|Staggered … Lee Hall.|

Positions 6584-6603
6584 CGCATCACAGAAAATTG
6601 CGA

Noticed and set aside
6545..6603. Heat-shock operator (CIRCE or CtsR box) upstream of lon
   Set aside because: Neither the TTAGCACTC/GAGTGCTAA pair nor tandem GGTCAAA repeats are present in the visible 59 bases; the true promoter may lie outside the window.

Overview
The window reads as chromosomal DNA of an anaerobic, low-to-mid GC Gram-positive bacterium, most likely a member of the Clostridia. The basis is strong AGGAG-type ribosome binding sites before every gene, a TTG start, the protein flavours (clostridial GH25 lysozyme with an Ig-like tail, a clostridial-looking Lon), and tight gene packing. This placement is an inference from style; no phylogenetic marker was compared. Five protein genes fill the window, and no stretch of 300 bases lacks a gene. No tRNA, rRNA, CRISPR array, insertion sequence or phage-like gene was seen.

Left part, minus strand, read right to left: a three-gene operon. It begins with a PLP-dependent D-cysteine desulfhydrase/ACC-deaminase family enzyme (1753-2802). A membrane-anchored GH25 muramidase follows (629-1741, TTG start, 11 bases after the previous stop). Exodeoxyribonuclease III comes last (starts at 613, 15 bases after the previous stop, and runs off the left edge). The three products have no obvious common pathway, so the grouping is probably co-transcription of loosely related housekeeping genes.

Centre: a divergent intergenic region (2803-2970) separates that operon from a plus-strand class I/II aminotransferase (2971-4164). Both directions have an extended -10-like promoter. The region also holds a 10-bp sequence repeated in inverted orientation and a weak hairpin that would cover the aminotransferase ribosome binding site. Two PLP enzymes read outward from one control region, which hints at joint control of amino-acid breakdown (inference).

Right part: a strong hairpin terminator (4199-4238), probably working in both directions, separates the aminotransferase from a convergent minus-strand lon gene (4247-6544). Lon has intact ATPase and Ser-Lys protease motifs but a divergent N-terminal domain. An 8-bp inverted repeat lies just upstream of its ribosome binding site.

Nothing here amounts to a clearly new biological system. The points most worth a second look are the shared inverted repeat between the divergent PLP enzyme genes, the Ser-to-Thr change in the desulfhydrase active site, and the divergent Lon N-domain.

For the past year I have been working on the libretto for my next project, a community opera in Bridlington by composer Harvey Brough, commissioned by Opera North. The opera, which was due to premiere on 15 July, takes place over a day on the beach. All human life is there: kids on a school trip, grannies with sandwiches, dog lovers, holiday makers, even a landscape painter. It is Benjamin Britten's Albert Herring meets Death in Venice, drawn by Donald McGill. The narrative revolves around a single father who, having been made redundant, is forced to take a holiday at home instead of in Ibiza. However, he is completely unable to have a quiet day beside the sea as he is assailed by schoolchildren on a biology field trip, local yobs – and the entire Bridlington Amateur Dramatics Society, who are rehearsing the Bridlington Pageant. There is high drama: at one point, his son is swept out to sea. Essentially, though, it's a comedy about tolerance and inclusiveness. Rehearsals have been under way for six months. Nearly 400 people of all ages are involved. I am a huge believer in drama's capacity to change lives, and this has been a rich, rewarding and exciting project for all involved. However, two weeks ago I received the worrying news that the main primary school involved was threatening to pull nearly 300 children from the production. They had problems with the libretto, and requested a list of changes. "Pee-pee" and the use of "stupid" as an insult were objected to. The composer and I worked with the school and Opera North to reach a version that would work for everyone. But by last week, we had reached an impasse. The opera's main character is a gay, retired painter, and in one scene he is the victim of taunting. At the school's request, I agreed to tone down the violence of the language in this scene, but not the character's straightforward defence of his sexuality. Word came back from Opera North that, unless I removed the lines "I'm queer" and "I prefer a lad to a lass", the whole project was in jeopardy. (It was by now far too late to replace 300 schoolchildren.) The request seemed to come from an entirely different era. I thought there must be some mistake, and that Opera North would support me by finding a way around this completely outdated hysteria. I was amazed when they accepted the school's position. I was repeatedly asked to excise these references to the adult character being gay. I have spent years working in theatres and schools, and had never come across such an extraordinary situation. It seemed the school believed this particular scene threw up issues that were age-inappropriate – even though no children were involved in this part of the libretto: it was purely an exchange between adult performers. I urged Opera North to open a dialogue with the children's parents, being entirely open about all the issues. Having written Billy Elliot, which currently has productions all over the world featuring a gay, cross-dressing prepubescent, as well as scores of kids swearing and doing things they "shouldn't" on stage, I was convinced that any disquiet in the parent body could be easily remedied. Parents, particularly working-class ones, are very open and sensitive. And, to be quite honest, sexuality has never really been an issue that has caused much consternation. Opera North did not want to pursue a dialogue: either I cut these gay references or the project would collapse. I then offered to pay for Stonewall's education department, who work with 180 local authorities, to give workshops to the kids and parents, so any issues raised in the opera could be given a proper context. This was rejected by the local authority. On Saturday, I was told by email that the school has withdrawn and that Opera North are no longer able to maintain the project. Ironically, the opera was due to be performed the same weekend as this year's gala of the enormously successful Billy Elliot Youth Theatre Project. Last year, I persuaded Working Title films (who adapted Billy Elliot) to fund a nationwide project whereby youth theatres from all over the country put on productions of the musical. A gala was held in the Victoria Palace theatre in London, where the best of the regional performers came to share their work. It was overwhelming, with hundreds of kids singing passionately about politics, sexuality and the finer points of industrial conflict; Working Title immediately committed to doing it again. A scandal in the making That a commercial theatre producer is willing to support such work, when publicly funded bodies are trying to censor a community venture on the theme of tolerance, is deeply confusing to someone brought up in the heady atmosphere of 1970s theatre-in-education. For me, the whole point of this kind of theatre is to challenge expectations and to invite discussion about issues that are more often swept under the carpet. Theatre can be a brilliant, democratic tool for exploring issues in a way that everyone can understand. Most importantly, the very act of theatre, especially in a community play, is one where we are all included, whatever our abilities or differences; this is why I continue to be committed to this kind of work. What I find bizarre is the insistence that no one – not the school, not Opera North, not the local education authority – is being homophobic. Instead, we have the strange position that, because the children are of primary-school age, these lines are too difficult and confusing for them. It feels to me that, because I was unwilling to remove these lines, the opera's chance of taking place has vanished. The whole project has cost well over £100,000, and has involved hundreds of people and thousands of hours of writing, composing and rehearsing. That a play about tolerance, community and civic values could founder over this seems unbelievable. Strangely, Opera North's original brief to me was to think about the work of Britten, a lover of the British coast. Even the most cursory look at Britten's Peter Grimes, Death in Venice and A Midsummer Night's Dream show us that gay characters are no stranger to British opera. But British culture has moved a long way from the repressive homophobia which we all took for granted. Kids, especially, now grow up in a culture where gay people are celebrated in a way that was unthinkable just a few decades ago. I am fighting to keep the opera on. It will be a scandal if it is not performed – not just because of the public money wasted, but because ignorance and timidity will have won the day. No one involved will countenance the idea that there could be homophobia at play. The argument is that everyone is just worried about other people's sensitivities. It amounts to the same thing. Effectively, I feel I am not being allowed to represent a gay person. The idea that being gay is something inappropriate for a child to witness is unsupportable – as if gay people weren't fathers or mothers or sisters or brothers. That an opera company or a school could make this mistake seems extraordinary. I feel I have no option other than to try to open up the debate.